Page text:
Now that I’m back from Austin and have covered my bases as far as getting back in touch with all of the contacts I made there, I wanted to sit down and review everything that I got to see and learn while I was at South by Southwest this past weekend. First off, this was my first SXSW and it was absolutely amazing. That word is overused lately, but it’s very applicable here. It was a lot of fun, but it felt like I was being extremely productive at the same time. I met a lot of great people working on really exciting products, and getting in on that community was one of the most professionally rewarding things I’ve ever done.
I’ll talk about some of the great services I learned about in a bit, but first I wanted to cover some of the awesome panels I got to sit in on. I had a bit of pride in myself for earning the “Panel Nerd” badge on Foursquare for having attended so many of them. It was true that I was there to learn, and SXSW was the perfect place for me to do it. I sat in on around a dozen different panels in my three days there, but I wanted to go over some of the most informative ones in detail here.
Google’s Marissa Mayer Presents – From the description of this keynote, I thought it was going to mostly pertain to Marissa Mayer talking about her career experiences at Google, but that was dead wrong. This was a full blown Google keynote with product launches, and it was the best event I attended during the conference. Google showed off some new mobile products they’re working on, most notably of which was Google Hotpot. It’s kind of a cross between location check-ins and Twitter trends, which I think is the next evolution of those services. I also got to speak with Marissa directly about how she thinks mobile services like this might intersect with higher ed institutions like UAHuntsville, she says that this is definitely something that they’re looking at in terms of student engagement.
How Print Design is the Future of Interaction I’m mostly a visual designer in my work, so this was a great way to learn about how the two areas I mostly work in intersect. The speaker at this event was one of the main UI designers at Microsoft who had his hands very dirty in the design of their Windows phones, and I was very surprised to learn how much influence print design had on their work. This made me realize how much print design can and should play into the web and new interfaces, and I was able to get a lot of creative ideas of things to use in the future.
Drawing Back the Curtains on CSS Implementation Most of the events I attended were mostly about theory, but this was the most technical. There were representatives from all of the major browsers here, all of whom are on the W3C Working Group. This felt like one of my local web group meetups in Huntsville, and there were a lot of specifics I was able to jot down about CSS implementation that should help me in the future. I was also really pleased to see that they were all taking suggestions from the crowd in terms of what standards they should set in the future for CSS.
Other panels I attended included sessions about iPad design, the “death” of Flash, inclusive design, and much of the same. I get the feeling that there were even more panels I could have gotten a lot out of, but SXSW is a lot like visiting a major theme park or city. There’s so much to do, there’s no way you could do everything you want.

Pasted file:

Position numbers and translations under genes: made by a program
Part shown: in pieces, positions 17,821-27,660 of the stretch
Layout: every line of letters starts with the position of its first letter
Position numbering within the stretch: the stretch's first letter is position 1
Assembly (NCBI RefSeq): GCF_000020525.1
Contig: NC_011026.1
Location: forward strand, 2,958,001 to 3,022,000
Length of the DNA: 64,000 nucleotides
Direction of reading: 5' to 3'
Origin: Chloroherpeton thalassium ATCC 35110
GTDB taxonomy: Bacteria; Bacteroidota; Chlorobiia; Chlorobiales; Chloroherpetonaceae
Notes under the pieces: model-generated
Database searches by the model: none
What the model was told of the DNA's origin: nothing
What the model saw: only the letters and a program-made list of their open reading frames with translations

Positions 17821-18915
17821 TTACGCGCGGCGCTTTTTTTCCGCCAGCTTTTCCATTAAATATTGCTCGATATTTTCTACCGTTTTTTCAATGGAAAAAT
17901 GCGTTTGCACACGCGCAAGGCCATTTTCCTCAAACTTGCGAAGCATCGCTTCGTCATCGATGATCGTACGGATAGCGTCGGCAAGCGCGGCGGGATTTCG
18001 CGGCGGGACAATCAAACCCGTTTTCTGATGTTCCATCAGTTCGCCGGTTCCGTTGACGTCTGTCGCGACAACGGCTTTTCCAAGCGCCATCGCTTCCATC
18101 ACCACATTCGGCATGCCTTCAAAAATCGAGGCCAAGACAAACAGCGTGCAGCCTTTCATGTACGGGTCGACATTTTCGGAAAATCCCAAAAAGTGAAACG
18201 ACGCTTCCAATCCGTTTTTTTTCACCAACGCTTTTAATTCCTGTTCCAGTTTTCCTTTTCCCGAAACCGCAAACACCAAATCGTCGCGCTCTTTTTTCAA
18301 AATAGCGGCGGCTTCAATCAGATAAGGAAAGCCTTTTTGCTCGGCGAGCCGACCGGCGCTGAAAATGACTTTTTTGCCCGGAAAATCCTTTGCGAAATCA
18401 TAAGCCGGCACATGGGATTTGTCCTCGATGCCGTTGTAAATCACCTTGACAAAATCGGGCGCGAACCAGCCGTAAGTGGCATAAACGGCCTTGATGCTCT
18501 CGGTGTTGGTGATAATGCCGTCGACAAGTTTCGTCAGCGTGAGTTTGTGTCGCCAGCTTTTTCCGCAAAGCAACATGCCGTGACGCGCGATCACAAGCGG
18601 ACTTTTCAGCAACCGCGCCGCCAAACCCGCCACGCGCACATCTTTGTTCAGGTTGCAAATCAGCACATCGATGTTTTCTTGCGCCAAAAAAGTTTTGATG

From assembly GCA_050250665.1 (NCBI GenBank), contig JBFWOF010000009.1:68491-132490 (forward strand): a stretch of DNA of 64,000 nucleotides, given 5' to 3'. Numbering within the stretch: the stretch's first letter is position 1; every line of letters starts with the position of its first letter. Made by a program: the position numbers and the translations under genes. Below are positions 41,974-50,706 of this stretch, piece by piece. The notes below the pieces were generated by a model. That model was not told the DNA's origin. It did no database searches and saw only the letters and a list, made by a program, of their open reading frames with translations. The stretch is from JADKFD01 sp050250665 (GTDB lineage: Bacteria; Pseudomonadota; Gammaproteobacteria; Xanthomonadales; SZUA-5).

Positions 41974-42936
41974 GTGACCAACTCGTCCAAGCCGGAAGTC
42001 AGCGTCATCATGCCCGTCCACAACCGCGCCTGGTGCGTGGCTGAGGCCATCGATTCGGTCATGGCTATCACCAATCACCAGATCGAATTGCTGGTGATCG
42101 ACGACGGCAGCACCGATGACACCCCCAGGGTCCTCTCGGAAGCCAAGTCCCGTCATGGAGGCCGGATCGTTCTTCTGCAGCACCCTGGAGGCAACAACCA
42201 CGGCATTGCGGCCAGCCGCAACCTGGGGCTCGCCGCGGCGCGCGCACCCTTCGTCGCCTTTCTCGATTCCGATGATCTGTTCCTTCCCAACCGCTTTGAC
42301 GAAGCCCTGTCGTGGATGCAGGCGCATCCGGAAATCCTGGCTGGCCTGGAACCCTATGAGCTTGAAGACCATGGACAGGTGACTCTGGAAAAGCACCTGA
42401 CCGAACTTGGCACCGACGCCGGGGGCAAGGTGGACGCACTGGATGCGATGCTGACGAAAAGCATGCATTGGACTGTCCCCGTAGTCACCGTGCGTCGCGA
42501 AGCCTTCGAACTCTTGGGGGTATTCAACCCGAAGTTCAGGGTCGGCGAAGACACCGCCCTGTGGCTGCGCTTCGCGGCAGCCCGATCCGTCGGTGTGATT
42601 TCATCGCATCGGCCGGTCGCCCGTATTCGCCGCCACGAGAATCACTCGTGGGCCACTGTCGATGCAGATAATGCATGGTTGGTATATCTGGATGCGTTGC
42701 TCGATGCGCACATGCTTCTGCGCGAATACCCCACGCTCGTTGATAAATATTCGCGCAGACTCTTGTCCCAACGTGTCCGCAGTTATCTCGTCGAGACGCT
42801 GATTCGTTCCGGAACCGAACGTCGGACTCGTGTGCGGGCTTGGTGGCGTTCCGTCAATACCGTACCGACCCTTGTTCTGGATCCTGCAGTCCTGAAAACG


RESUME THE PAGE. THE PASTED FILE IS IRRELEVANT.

However, I wasn’t that surprised to discover that most of the value of this trip was also outside of the conference center. Just on the shuttle on the way to Downtown Austin, I met the CEO of a new Bay Area based service called Kullect. Kullect is an upcoming resource that will allow you to crowdsource questions and tips in a way that will let specific users of services or residents of locales become gurus of their areas.
Crowdsourcing questions and answers seemed to be the theme of new services this year, as Localmind is already doing the same thing. I met a few of their reps there, and was really happy to find out that the service was already being widely used at SXSW. I got a lot of great tips on where to find things around Austin using it. If I got a vote, Kullect and Localmind would be mine for best startups at SXSW.
I was also there to make connections for our LAN Party at UAH, and I was able to hit a lot of home runs in that area. Companies like Revision 3 and Twisted Pixel are going to be supporting us in the future, which is something I never could have achieved without attending. I even got the chance to try out a Nintendo 3DS before it’s released to market. (It wasn’t really that impressive, but that’s another blog post altogether. ) I was also able to talk with Brian Brushwood and start scheduling him to come do his tech / magic act at UAHuntsville this Fall sometime.
As for other things to do in Austin at this part of the year, there’s of course plenty to do. My favorite event of the weekend was the Digg Meetup and Diggnation party on Saturday night. Digg hosted a nice dinner at Parkside in Downtown Austin, where those of us who were invited got to speak with their CEO and bounce around ideas for the future of the site.
The Diggnation party was of course a blast with some great music and awesome new friends. If you haven’t heard of it, Diggnation is a tech podcast that’s just as much about inside jokes and a lot of fun as it is about technology news. It may sound boring, but the hosts practically put on a rock concert around it.
If you even remotely work in tech or design, South by Southwest is an absolute must. After meeting so many other people who are doing awesome things in my field, I feel more pumped up than ever to be in the kind of work that I am. SXSW is a place to go to make connections and meet people, but it’s also a place to go to get insanely inspired. I will absolutely be back in Austin for SXSW 2012, I can’t wait.